Brown the beef, breaking up as fine as possible during cooking. When most of the water has cooked of, push the meat aside, tilt the pan and sop up the grease as much as possible with a paper towel. Add the onion and cook with the beef until transparent, then add the remaining spices and water. Simmer until the sauce thickens - serve on top of a hotdog, preferrably garnished with mustard and topped with chopped onion!

I was also prepping the scapes to make some pesto. I used the recipe provided by Marion in last week's CSA newsletter (adjusted for my quantities, but easily scales):

4 oz garlic scapes chopped
1/4 cup EVOO
1/2 cup grated parmesan
1/4 tsp lemon juice
1/4 cup pine nuts

Her recipe didn't call for pine nuts, but I had them on hand, and usually put them in basil pesto, so figured it couldn't hurt! Process the scapes to a fine grind with a food processor, then add the cheese and nuts. Continue processing until a coarse paste forms, then slowly add the EVOO until just combined. I mixed in the lemon juice after i pulled it out of the processor bowl then placed in an air tight container and refrigerated.

Used a few tablespoons the next night tossing it in with hot pasta and grilled chicken. It was very delicious!

Monday, June 15, 2009

Daring Cooks June 2009 - Chinese Dumplings

I missed posting for the inaugural Daring Cooks Challenge last month.  I made the gnocchi, but failed to post about it - yes, I am a slacker.

This month's WONDERFUL challenge was brought to us by the Jen of Use Real Butter.  She chose Chinese dumplings for our second ever challenge.  The only requirement was the dumplings needed to be made by hand, we had the freedom of choosing our filling, choosing our dough, and choosing our cooking process.

Chinese dumplings are so versatile.  I love these buggers and would prefer eating a whole plate of them as my dinner when we go out for chinese with friends, except that I'd feel like a weirdo doing so and resist the urge.

I followed Jen's standard dumpling recipe:

2 cups all purpose flour
1/2 cup warm water

I made the dough by hand, first by mixing the ingredients in a bowl, then transferring to the counter to knead the dough about 20 turns, then allowing to rest for at least 15 minutes before portioning out.  It actually rested a little longer as I made the fillings.

When I saw what the challenge was in the middle of May, I knew I'd probably go crazy with the fillings.  I chose to make a pork filling, a shrimp filling, and a sweet bean filling.  

The pork filling:
1 pound ground pork
5 reconstituted shitake mushrooms, diced
1/2 pound napa cabbage, finely chopped
1 tsp ginger root, diced
2 tbsp chives, finely chopped
2 tbsp soy sauce
2 tbsp sesame oil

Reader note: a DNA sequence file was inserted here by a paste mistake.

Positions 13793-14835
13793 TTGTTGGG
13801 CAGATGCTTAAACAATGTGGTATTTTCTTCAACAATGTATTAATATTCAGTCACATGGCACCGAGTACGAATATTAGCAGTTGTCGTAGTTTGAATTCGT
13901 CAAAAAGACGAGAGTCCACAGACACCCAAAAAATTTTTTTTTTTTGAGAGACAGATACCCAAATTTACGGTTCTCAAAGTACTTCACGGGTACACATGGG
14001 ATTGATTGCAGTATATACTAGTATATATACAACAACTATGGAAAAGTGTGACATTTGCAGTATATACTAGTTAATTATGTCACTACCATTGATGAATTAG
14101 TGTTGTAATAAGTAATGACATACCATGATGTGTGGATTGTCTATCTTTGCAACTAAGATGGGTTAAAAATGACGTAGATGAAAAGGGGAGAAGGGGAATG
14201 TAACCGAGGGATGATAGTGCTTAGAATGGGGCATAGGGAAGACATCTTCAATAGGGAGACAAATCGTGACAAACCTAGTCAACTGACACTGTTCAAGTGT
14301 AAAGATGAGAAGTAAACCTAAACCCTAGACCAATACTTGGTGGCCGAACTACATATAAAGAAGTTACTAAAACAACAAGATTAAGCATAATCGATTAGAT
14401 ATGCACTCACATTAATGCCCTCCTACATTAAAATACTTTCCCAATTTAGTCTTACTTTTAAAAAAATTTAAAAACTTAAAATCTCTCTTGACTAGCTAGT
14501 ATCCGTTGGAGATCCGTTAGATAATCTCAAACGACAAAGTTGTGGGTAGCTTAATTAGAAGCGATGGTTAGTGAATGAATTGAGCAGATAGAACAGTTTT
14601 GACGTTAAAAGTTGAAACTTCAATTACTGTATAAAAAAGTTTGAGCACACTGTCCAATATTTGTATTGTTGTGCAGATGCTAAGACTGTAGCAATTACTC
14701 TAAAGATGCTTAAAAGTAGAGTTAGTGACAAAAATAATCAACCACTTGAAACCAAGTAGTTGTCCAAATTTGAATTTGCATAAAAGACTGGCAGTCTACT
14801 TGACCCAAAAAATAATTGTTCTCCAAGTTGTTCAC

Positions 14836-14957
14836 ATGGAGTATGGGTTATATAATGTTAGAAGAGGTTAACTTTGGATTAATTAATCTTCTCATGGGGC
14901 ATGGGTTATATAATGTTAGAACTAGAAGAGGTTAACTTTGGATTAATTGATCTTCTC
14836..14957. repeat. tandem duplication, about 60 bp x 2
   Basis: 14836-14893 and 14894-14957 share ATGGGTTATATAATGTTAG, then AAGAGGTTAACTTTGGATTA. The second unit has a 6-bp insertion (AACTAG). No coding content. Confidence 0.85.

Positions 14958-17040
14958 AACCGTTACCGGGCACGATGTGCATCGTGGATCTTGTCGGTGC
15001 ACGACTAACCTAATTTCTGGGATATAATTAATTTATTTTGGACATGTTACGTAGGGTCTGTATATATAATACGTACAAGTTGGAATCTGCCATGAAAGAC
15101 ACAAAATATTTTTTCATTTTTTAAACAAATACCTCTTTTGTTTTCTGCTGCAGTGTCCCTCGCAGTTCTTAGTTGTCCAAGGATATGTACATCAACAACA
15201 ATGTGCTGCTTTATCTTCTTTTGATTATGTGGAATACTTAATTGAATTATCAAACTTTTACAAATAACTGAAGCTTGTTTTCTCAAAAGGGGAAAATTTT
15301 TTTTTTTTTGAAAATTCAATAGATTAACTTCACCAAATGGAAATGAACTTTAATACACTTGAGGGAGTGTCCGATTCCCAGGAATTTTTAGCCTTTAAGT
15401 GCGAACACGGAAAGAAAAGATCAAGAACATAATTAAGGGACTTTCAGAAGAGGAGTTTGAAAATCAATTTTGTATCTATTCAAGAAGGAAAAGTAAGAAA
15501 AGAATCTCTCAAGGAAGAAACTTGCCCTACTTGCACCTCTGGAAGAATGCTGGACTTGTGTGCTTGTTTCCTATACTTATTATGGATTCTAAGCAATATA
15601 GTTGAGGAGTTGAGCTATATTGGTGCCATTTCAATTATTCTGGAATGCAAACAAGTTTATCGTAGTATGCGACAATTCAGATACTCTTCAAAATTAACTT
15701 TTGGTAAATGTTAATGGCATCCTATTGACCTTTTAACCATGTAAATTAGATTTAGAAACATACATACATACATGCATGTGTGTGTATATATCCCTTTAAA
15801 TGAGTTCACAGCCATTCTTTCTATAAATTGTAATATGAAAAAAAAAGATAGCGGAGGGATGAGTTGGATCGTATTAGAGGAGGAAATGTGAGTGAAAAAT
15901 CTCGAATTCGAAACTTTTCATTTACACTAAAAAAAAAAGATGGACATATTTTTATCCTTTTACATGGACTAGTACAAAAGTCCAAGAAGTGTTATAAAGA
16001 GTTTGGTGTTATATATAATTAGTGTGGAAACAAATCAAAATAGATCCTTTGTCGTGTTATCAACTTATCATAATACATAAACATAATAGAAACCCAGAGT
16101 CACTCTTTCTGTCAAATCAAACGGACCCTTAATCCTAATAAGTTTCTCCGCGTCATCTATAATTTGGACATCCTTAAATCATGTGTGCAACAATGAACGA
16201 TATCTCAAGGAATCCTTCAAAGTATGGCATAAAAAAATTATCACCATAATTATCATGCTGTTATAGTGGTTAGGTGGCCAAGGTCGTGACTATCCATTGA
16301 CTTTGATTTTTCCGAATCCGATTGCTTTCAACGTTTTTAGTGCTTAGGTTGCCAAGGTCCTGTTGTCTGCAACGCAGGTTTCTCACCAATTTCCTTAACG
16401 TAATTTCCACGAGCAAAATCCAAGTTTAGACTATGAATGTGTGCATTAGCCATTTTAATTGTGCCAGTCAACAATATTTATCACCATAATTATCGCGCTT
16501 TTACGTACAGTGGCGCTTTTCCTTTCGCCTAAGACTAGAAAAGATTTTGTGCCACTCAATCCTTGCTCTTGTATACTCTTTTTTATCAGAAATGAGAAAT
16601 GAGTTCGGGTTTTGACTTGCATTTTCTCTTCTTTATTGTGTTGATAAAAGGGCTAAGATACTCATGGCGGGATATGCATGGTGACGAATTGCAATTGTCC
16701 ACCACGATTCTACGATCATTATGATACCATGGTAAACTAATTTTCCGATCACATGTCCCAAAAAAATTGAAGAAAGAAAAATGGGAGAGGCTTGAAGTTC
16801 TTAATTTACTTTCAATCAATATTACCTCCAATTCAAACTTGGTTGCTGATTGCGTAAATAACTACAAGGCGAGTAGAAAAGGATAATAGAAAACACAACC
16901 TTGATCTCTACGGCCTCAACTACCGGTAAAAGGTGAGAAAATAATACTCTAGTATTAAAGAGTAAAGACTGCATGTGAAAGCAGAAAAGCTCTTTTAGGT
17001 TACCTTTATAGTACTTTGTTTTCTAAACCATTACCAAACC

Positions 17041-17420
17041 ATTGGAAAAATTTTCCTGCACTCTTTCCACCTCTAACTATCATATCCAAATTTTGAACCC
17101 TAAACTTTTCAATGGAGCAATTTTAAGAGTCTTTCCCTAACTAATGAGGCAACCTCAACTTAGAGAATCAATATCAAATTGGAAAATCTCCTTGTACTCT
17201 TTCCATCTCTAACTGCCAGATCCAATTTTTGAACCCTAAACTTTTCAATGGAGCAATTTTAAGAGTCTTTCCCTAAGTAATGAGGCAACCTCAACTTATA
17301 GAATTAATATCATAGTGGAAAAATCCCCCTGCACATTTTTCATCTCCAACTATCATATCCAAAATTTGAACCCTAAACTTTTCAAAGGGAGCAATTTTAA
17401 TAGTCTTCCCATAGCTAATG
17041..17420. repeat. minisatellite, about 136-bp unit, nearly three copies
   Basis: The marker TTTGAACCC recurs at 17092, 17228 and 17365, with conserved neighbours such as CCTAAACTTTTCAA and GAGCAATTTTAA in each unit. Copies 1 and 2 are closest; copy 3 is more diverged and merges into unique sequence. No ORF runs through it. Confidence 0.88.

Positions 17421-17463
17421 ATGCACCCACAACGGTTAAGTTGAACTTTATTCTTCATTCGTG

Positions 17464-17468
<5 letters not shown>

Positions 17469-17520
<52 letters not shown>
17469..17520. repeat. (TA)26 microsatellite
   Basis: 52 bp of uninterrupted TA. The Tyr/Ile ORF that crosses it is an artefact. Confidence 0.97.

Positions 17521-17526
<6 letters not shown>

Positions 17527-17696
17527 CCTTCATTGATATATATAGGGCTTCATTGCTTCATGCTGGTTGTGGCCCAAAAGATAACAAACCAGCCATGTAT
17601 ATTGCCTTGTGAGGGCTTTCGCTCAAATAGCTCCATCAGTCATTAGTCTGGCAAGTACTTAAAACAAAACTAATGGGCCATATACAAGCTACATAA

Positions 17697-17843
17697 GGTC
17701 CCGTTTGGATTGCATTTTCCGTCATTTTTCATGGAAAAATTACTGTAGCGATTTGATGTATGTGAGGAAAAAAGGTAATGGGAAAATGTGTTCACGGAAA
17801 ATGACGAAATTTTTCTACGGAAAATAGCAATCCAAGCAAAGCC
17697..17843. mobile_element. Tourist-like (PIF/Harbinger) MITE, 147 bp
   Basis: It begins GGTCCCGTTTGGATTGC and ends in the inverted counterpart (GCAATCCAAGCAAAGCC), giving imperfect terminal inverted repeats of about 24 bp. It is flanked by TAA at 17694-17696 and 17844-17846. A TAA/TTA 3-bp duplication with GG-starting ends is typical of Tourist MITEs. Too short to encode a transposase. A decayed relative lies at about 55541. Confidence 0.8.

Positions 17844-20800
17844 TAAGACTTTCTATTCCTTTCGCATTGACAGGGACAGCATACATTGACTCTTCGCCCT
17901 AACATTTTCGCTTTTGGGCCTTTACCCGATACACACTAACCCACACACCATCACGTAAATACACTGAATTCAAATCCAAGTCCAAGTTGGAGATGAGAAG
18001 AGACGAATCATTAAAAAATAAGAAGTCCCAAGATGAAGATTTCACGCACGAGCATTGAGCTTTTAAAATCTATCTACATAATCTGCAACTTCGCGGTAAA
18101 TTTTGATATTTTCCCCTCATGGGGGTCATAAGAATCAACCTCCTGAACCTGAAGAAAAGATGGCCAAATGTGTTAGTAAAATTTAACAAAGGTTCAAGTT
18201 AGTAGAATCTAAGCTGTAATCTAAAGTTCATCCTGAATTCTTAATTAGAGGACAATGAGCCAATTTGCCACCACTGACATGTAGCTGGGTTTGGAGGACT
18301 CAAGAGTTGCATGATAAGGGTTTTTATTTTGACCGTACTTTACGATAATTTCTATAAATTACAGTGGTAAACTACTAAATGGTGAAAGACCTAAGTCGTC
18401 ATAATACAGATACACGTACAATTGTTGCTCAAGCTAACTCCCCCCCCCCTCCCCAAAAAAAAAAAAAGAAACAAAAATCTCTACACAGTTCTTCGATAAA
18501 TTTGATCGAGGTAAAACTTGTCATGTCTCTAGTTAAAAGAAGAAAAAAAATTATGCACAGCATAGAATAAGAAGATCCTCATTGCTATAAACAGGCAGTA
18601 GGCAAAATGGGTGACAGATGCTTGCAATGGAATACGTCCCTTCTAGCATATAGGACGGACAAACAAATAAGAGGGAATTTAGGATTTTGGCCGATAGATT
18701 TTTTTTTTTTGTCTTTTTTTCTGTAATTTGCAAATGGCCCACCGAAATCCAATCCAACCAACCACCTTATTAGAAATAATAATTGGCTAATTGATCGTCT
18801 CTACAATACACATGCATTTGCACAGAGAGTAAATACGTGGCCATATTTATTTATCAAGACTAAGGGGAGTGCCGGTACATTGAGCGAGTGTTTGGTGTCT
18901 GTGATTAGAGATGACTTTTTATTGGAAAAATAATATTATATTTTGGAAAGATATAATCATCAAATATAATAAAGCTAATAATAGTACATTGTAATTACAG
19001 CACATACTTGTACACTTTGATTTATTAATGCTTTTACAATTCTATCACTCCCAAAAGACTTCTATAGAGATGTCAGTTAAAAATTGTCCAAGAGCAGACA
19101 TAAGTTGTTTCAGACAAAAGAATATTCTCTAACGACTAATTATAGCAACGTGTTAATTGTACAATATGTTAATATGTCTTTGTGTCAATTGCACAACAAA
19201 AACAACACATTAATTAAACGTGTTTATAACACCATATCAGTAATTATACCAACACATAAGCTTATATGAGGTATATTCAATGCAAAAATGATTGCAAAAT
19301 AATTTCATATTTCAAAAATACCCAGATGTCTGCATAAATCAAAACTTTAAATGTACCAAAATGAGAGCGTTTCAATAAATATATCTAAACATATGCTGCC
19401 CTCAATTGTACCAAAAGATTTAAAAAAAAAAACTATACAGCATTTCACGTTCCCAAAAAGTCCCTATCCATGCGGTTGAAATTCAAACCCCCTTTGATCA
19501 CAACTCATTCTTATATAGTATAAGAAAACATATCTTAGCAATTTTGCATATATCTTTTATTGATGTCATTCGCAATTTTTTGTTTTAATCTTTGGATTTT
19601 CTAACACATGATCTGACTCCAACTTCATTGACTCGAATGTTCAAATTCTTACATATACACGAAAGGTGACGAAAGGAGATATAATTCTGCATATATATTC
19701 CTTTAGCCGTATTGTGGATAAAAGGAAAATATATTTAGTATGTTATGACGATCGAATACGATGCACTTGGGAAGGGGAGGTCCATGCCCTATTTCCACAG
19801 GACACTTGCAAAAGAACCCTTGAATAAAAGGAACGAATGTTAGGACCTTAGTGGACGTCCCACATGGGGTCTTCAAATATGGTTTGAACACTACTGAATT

1 tsp MSG (can leave out if so desired)

The shrimp filling:
1 pound of shrimp
1/2 cup bamboo shoots, drained and diced
3 reconstituted shitake mushrooms, diced
2 tbsp chives, finely chopped
2 tbsp soy sauce
1 tbsp fish sauce, such as patis
1 tbsp sesame oil
1 tsp red pepper powder
1 tsp MSG

The red bean filling:
1/3 cup sweet red bean paste
1/3 cup sweet mung bean paste

Dumpling dipping sauce:
6 tbsp soy sauce
2 tbsp fresh ginger, grated
3 tbsp rice vinegar (white vinegar can be substituted)
1 tsp red pepper flake (or a few dashes of red pepper powder)
1/3 tsp sugar

To make the dumplings, the dough was evenly divided and rolled into ropes approx. 3/4" in diameter then cut into 1-1.5  inch pieces.  The pieces were rolled into a ball and set aside.  I pressed each ball into a disk with my cleaver, then rolled each disk out to a very thin circle.  Picking it up and placing it into my left hand, I added a heaping teaspoon of filling to the rolled dough, folded the dough together over the middle, then proceeded to pleat the dumpling on either side of the center.

Making the dough was a snap, and even with the added forming/rolling of the dough, it didn't take all that much longer than using wonton skins, as I have previously done (since to make the moon shaped dumplings I'd cut the square skins into circles with a biscuit cutter).  

The longest part of the whole dumpling process was waiting for the buggers to cook.  I chose to fry and steam both kinds of meat dumplings and I steamed the sweet bean ones.  One other adjustment I made for the sweet ones was not rolling the dough as thin,  I wanted to make sure that the bean filling didn't overwhelm the dumpling.

We had dumplings for 2 consecutive dinners and I had them for one lunch as well.  The sweet bean dumplings were rolled in a mix of dried sweet coconut flakes, crushed roasted sesame seeds, and granulated sugar after they came out of the bamboo steamer.  I only made 4 and they didn't make it to see the camera's lens :).

CSA Week #3

I was hoping to post a little more about what I was making with the bounty from last week's CSA, but the week got out of my control thanks to the LSATs last monday, LOL.  We had numerous salads, both as sides and entrees, as well as delicious sauteed greens with the salmon I grilled up (more on that later).  I also used the scapes and some green onion tops to make garlic butter to use for grilling fish and poultry.

This weeks basket had the season's first spinach!  Here's what else was in our baskets:

Baby Lettuce
Green Onions